Introducing

Forest Guide To Smoking In London

THE FOREST GUIDE TO


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The terrible example before all our eyes must be what has happened in New York and Los Angeles.

As I shook the dust of Los Angeles off my feet for the last time recently, I was aware that on January 1st 1997 a total ban of smoking in bars, clubs and casinos would come into force. This will complement the existing ban on smoking in workplaces and restaurants. The anti-smoking fanatics, whether or not influenced by the hideous pall of evil-smelling smog caused by traffic pollution, in part by the hamburgers gases which add many tons of meat fat to the atmosphere every day, have finally made Los Angeles unbearable.

No doubt greed for money will continue to attract Europeans to this unhealthy city, whose vast office buildings now stand as temples of oppression. But we may wonder hoe long the money will be here. The film industry centred around Hollywood is now the biggest single foreign currency earner in the United States. Its rubbish pours out to pollute non-American minds all over the world. But as more and more cinemas ban smoking, their profits fall by the essential margin for survival and the film industry may soon be dead.

London is less extreme in the application of the Great Lie about the dangers of passive smoking, but we must all remain vigilant. There can be no conceivable reason why privatised railway companies are even more reluctant to allow smoking carriages than the former nationalized industry, unless the demented attitudes of the nanny state have somehow communicated themselves to the private business. Why should railway companies care whether their passengers who voluntarily choose to smoke in a carriage set aside for the purpose, might damage their health?

Those who die younger, rather than older, are doing a great service to their country, in the geriatric explosion which threatens to cripple the economy. Railway companies, in particular, make smaller profits from concessionary old age pensioner fares. What are they playing at?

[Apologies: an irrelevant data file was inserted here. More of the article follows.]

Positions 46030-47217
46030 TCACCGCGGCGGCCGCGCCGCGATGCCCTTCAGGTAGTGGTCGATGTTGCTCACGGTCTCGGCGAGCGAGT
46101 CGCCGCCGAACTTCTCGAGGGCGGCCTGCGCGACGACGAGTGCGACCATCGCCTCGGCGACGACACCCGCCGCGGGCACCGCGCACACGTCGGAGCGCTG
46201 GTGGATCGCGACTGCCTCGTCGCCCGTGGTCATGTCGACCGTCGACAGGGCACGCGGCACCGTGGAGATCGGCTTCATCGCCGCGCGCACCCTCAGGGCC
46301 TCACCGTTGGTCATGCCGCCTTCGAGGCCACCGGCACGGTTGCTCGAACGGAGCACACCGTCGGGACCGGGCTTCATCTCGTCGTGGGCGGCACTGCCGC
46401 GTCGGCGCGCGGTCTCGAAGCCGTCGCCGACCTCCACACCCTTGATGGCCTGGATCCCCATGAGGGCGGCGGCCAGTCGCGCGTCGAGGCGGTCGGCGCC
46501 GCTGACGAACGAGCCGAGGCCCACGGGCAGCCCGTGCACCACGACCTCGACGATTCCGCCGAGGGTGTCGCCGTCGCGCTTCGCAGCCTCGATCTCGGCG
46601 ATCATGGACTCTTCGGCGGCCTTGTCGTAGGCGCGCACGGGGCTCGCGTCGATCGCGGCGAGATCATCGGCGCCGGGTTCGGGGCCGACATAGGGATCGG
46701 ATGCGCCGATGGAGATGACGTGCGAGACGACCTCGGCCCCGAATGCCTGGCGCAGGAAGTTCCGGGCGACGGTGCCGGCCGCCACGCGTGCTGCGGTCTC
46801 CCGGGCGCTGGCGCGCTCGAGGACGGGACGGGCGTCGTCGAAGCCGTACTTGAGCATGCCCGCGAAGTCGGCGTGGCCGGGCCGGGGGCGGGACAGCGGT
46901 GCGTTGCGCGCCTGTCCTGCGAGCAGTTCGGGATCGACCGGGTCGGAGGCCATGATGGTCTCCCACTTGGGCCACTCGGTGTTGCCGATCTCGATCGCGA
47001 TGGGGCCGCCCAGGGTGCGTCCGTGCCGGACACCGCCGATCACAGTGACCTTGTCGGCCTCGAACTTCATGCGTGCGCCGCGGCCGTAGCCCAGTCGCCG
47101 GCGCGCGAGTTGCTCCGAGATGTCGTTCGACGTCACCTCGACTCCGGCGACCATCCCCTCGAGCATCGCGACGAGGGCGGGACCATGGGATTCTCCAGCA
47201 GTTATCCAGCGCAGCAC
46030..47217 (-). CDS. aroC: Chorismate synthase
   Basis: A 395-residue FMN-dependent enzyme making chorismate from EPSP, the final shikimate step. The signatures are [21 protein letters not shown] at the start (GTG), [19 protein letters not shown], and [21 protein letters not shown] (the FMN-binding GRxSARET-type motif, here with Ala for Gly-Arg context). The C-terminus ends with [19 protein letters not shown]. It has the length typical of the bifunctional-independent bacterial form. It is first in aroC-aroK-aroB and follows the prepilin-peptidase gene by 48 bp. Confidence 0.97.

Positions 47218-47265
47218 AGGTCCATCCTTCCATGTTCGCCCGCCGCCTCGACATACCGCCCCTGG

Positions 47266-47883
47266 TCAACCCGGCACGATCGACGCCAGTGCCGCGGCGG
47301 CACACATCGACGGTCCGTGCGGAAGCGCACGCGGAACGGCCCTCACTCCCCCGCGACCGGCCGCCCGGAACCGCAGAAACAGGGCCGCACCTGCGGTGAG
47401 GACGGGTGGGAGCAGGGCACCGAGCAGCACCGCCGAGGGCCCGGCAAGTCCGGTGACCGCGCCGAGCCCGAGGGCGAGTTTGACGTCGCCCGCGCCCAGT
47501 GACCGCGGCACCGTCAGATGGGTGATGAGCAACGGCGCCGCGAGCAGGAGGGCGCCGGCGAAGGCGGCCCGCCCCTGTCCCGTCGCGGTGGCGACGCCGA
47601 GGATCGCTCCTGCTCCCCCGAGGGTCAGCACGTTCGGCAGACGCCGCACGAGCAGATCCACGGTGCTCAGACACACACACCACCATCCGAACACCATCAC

A great development from the persecution has been the spirit of solidarity which has arisen among smokers. Long may it prosper. If we are prepared to abandon our freedom of choice in this matter, we might as well accept direction on what we eat, drink, wear, say and think. Let us hope this book strikes a blow against the new control terrorists.

A lady friend asked why we needed a smoker's guide to London as people seem to be lighting up in Britain's capital everywhere she looked,
unlike some parts of the USA. Good question. At least she was polite. The day before, a virulent anti-smoker who I'd just met for the first time told me that the very idea of a smokers' guide was 'bloody disgusting' and asked me to put my cigar out. I politely declined as we were in a smoking area at the time, and suggested that intolerance was much more of a social evil than smoking and that he would have got on very well with Adolf Hitler, another ardent anti-smoking fascist. I sat back as he stormed off, enjoying the rest of my cigar, even more convinced that a smokers' guide was essential if we are to avoid confrontations like this.

The first thing I must make clear is that this book is for the adult smoker, someone who has made a personal choice to smoke. You won't find a list of branded tobacco in the following pages, or specific details of where to buy it. But then you can purchase tobacco at any time of the day or night in London, in its 24 hour shops and garages, if you're desperate.

What you will discover, for the first time ever, are some of the places in London where smokers are still welcome, and a little on our most famous smokers, Sherlock Holmes...

James Leavey, the Editor of The Forest Guide to Smoking in London, left BT in 1990 after a decade in international marketing and PR and has since written from a growing list of publications including the European, Daily Express, the Independent, Daily Mirror, Radio Times and ES magazine. He has also broadcast on BBC Radio 4's Breakaway, Going Places and Pick of the Week and worked as stagehand with the English National Opera, been a West End cinema doorman, a coconut ice maker and trained as an actor and teacher. In 1995, he edited Taylors Corporate Northern Ireland, the first major independent business guide to the province and now edits The Humidor, a cigar newsletter published by JJ Fox (St. James's) Ltd.

Jan Olofsson, the Photographer of The Forest Guide to Smoking in London, was one of Sweden's first rock stars (Known in the late Fifties as Rock-Ola) before he went to Hamburg, met the Beatles and came to London to work as a photographer in the Swinging Sixties. A selection of his photos of pop icons (Jimi Hendrix, Johnny Cash, the Beatles, Rolling Stones, etc.) was published by Tashen as My Sixties. He also produced for his own company, Young Blood Records, several hit records in the Seventies including one of Rod Stewart's early hits, In a Broken Dream, and the classic football anthem, Nice One Cyril.



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